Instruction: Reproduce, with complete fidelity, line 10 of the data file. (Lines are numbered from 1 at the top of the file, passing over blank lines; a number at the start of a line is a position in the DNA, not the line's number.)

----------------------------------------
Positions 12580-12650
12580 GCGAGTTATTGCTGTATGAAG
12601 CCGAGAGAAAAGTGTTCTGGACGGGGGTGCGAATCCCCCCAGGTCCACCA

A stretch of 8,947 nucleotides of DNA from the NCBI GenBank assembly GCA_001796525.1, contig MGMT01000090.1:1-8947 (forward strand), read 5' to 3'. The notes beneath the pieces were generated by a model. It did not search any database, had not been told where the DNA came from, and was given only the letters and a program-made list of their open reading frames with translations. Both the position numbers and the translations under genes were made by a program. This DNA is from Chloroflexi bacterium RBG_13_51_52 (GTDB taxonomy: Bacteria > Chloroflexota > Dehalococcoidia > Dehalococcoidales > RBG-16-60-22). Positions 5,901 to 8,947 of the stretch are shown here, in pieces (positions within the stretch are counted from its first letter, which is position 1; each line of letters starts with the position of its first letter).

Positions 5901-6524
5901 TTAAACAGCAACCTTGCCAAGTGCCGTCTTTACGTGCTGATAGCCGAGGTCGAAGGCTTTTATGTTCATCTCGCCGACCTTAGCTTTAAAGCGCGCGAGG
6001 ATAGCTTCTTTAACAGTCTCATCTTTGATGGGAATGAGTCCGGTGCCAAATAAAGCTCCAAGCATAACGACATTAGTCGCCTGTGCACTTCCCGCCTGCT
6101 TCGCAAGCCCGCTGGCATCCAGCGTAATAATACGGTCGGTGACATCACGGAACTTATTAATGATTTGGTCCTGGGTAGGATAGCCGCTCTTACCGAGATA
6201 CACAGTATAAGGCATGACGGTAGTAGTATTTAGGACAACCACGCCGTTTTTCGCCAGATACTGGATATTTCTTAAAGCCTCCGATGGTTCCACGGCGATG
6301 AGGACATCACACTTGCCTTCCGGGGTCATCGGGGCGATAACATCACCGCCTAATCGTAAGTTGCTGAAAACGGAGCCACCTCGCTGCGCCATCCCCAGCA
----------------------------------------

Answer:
6301 AGGACATCACACTTGCCTTCCGGGGTCATCGGGGCGATAACATCACCGCCTAATCGTAAGTTGCTGAAAACGGAGCCACCTCGCTGCGCCATCCCCAGCA